An alarming 46 million cars in the United States have an open recall that’s never been fixed, according to a report by Carfax. Electrical faults, overheating, defective airbags, and engine problems are common issues. The highly publicized Takata airbag debacle saw faulty airbags exploding and injuring over 100 people and causing the deaths of 11. It also put the spotlight on the issue of motor vehicle recalls.
How Do Open Recalls Impact Dealerships?
Recalls are handled differently by the law depending on whether the car is new or used.
Image via Flickr by automobileitalia
According to federal law, dealerships are not allowed to sell a new vehicle with an open recall. All franchised dealers of new vehicles with an open recall are required to remove them from the lot until the recall repairs are completed.
On the flip side, used car dealerships are not legally obliged to remove an unrepaired car from the market. It’s a perplexing loophole in the law. Surely, logic dictates that the law should apply to both new and used cars in the interest of public safety.
This discrepancy is contentious, as it allows dealerships the option to disclose this fact to unsuspecting buyers, which is ultimately dangerous to all road users should they choose not to disclose. It also opens the dealership to post-sale liabilities should any accidents occur after the car is sold.
What About Individual Sellers?
Private sales are regulated even less. An individual selling a car with an unrepaired recall defect has no legal obligation to disclose this during a private sale. It boils down to honesty. If the seller is honest, he or she will disclose the fault to the buyer. Sellers are, of course, well aware that this may make it more difficult to sell the car.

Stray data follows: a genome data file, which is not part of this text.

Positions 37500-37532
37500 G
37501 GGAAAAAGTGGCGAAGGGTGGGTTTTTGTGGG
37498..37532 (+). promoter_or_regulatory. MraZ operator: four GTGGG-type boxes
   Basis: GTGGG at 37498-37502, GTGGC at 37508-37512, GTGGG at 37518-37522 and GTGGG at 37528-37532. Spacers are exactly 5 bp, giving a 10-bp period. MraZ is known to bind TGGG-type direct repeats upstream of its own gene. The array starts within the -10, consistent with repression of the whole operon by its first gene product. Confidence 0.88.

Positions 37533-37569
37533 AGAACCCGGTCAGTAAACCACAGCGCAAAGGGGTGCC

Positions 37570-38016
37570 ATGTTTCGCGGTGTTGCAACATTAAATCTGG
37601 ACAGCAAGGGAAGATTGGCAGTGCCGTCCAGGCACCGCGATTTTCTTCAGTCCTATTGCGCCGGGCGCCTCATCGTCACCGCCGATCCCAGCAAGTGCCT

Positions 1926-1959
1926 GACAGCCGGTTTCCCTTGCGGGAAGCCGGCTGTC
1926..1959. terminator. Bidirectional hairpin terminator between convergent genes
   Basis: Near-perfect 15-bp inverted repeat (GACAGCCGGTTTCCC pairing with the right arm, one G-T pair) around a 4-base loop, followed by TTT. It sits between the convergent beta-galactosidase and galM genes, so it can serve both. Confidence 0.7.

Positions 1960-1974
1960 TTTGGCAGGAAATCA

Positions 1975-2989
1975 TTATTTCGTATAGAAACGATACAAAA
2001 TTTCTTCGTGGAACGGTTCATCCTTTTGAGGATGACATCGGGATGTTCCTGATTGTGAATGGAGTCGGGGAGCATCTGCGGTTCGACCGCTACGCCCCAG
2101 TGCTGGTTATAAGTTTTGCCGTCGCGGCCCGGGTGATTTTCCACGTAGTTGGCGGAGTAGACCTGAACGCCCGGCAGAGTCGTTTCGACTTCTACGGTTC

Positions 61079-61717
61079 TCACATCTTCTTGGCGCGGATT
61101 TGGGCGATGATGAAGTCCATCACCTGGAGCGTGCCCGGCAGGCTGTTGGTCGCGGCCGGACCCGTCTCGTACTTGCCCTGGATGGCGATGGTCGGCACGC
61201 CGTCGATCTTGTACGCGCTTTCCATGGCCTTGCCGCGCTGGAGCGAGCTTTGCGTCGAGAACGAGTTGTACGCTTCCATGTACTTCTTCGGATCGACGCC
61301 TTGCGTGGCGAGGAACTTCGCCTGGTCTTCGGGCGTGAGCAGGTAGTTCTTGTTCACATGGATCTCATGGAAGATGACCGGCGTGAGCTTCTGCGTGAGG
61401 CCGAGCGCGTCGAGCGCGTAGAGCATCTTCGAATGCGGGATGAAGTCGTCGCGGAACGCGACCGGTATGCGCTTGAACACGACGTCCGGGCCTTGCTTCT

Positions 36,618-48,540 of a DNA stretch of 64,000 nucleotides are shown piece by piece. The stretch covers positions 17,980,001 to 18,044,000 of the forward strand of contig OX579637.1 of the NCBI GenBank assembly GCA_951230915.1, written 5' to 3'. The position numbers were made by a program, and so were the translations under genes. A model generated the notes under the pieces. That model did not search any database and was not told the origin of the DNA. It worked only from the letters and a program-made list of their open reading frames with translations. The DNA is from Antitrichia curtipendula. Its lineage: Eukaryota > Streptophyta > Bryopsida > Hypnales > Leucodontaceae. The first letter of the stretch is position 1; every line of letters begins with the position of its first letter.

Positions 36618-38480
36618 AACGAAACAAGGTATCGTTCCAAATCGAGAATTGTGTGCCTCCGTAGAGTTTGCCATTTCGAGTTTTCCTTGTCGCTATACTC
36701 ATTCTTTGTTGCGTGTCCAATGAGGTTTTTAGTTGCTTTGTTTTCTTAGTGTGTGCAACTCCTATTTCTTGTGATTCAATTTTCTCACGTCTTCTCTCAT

To help make the sale more attractive, the seller can opt to knock down the price so that the buyer can use the money they’re saving on the sale to fix the problem. Again, this is a tricky situation, as the buyer may decide not to fix it, resulting in yet another unsafe vehicle out on the roads.
How to Check if a Vehicle Has Been Recalled
Given the risk that comes with buying a used car, it is in every buyer’s best interest to check if a car has an open recall. It’s easy enough to check. Locate the vehicle identification number (VIN) on the car, usually found on the corner of the dashboard where it meets the windshield or in the door jamb. Then go to safercar.gov or carfax.com/recall and type in the VIN. Alternatively, download the app myCARFAX available for Apple and Android smartphones that keep you updated by sending alerts on any recalls for your brand of car.
Car manufacturers issue recalls for a reason, often because of a fault with a safety feature. That makes the 46 million unrepaired vehicles out there a chilling thought. To increase safety on the roads, the National Highway Traffic Safety Administration strongly advises all dealers to check for open recalls on their used vehicles before selling them.